Decreased stability and increased formation of soluble aggregates by immature superoxide dismutase do not account for disease severity in ALS.

@article{Vassall2011DecreasedSA,
  title={Decreased stability and increased formation of soluble aggregates by immature superoxide dismutase do not account for disease severity in ALS.},
  author={Kenrick A. Vassall and Helen R Stubbs and Heather A. Primmer and Ming Sze Tong and Sarah M Sullivan and Ryan E Sobering and Saipraveen Srinivasan and L K Bri{\`e}re and S. D. Dunn and Wilfredo Col{\'o}n and Elizabeth M. Meiering},
  journal={Proceedings of the National Academy of Sciences of the United States of America},
  year={2011},
  volume={108 6},
  pages={2210-5}
}
Protein aggregation is a hallmark of many diseases, including amyotrophic lateral sclerosis (ALS), where aggregation of Cu/Zn superoxide dismutase (SOD1) is implicated in causing neurodegeneration. Recent studies have suggested that destabilization and aggregation of the most immature form of SOD1, the disulfide-reduced, unmetallated (apo) protein is particularly important in causing ALS. We report herein in depth analyses of the effects of chemically and structurally diverse ALS-associated… CONTINUE READING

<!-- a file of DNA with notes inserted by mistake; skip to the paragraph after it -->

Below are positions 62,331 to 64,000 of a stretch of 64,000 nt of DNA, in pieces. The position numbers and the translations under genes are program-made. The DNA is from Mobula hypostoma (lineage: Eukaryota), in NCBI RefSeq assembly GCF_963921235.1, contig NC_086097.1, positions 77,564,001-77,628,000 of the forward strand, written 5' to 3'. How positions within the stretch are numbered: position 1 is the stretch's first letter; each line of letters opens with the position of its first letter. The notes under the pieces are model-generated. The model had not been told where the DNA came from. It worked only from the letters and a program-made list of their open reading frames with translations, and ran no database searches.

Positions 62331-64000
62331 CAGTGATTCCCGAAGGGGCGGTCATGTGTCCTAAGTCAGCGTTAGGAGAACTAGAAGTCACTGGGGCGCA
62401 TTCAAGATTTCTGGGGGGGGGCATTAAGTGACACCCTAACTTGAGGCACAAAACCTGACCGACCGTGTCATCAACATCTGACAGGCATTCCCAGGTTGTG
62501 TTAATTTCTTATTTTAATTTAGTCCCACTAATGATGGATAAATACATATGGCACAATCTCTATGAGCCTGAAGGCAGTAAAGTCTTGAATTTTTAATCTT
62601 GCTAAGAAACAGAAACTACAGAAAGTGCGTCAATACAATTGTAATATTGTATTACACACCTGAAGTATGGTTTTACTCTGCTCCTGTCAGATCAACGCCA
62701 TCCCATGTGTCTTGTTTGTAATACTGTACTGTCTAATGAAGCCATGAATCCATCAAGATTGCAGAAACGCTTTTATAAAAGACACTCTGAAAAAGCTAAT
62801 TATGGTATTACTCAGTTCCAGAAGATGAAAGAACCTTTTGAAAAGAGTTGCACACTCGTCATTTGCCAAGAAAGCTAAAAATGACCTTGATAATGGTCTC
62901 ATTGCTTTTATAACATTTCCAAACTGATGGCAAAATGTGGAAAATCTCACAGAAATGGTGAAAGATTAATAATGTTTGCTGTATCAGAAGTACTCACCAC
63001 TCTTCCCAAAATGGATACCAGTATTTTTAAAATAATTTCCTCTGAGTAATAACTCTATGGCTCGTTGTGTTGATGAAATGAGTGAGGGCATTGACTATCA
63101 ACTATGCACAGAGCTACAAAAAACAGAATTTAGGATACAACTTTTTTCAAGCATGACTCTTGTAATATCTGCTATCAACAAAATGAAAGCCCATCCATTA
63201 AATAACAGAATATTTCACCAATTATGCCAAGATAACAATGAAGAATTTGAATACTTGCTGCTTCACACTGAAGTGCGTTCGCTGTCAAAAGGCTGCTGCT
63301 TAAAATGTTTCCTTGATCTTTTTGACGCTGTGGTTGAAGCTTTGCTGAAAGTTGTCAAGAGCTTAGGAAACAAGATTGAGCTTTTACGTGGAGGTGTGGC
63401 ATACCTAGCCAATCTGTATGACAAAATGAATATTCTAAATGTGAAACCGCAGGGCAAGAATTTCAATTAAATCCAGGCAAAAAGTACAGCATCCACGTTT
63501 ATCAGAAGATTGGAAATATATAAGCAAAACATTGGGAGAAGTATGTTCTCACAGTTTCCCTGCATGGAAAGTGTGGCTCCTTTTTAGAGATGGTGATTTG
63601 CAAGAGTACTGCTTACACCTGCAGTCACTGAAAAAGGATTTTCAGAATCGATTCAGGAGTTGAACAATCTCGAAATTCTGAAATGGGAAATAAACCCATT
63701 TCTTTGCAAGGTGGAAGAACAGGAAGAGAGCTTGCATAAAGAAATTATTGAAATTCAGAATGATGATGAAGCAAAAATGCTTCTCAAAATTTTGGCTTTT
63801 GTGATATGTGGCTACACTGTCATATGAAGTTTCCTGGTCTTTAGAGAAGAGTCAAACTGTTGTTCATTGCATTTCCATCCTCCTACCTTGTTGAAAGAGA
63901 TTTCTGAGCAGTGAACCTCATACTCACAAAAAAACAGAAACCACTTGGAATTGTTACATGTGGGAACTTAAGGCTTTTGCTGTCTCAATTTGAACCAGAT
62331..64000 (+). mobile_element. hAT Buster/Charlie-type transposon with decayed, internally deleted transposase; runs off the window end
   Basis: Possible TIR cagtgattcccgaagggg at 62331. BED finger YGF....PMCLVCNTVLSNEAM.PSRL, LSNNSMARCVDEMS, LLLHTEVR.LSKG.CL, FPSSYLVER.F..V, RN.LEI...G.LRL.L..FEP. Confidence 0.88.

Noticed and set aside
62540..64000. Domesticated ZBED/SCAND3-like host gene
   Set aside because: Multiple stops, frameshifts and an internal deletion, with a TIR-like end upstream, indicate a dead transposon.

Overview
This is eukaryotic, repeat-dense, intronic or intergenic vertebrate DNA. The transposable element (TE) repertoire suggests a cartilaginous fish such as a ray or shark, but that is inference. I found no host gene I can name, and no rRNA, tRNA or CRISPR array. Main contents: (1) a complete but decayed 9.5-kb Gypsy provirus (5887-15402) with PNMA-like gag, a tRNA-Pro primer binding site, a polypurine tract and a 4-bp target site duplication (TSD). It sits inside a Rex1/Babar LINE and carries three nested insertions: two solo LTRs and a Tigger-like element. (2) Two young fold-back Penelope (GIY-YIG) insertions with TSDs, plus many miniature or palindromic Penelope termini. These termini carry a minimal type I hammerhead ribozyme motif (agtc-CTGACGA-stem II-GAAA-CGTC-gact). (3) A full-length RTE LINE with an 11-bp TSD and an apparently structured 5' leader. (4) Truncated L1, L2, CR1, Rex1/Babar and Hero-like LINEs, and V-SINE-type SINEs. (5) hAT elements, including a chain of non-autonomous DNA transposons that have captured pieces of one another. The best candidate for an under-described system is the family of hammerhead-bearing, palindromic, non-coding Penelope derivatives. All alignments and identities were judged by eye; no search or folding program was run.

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Amyotrophic lateral sclerosis is a non-amyloid disease in which extensive misfolding of SOD1 is unique to the familial form

  • A Kerman
  • Acta Neuropathol
  • 2010
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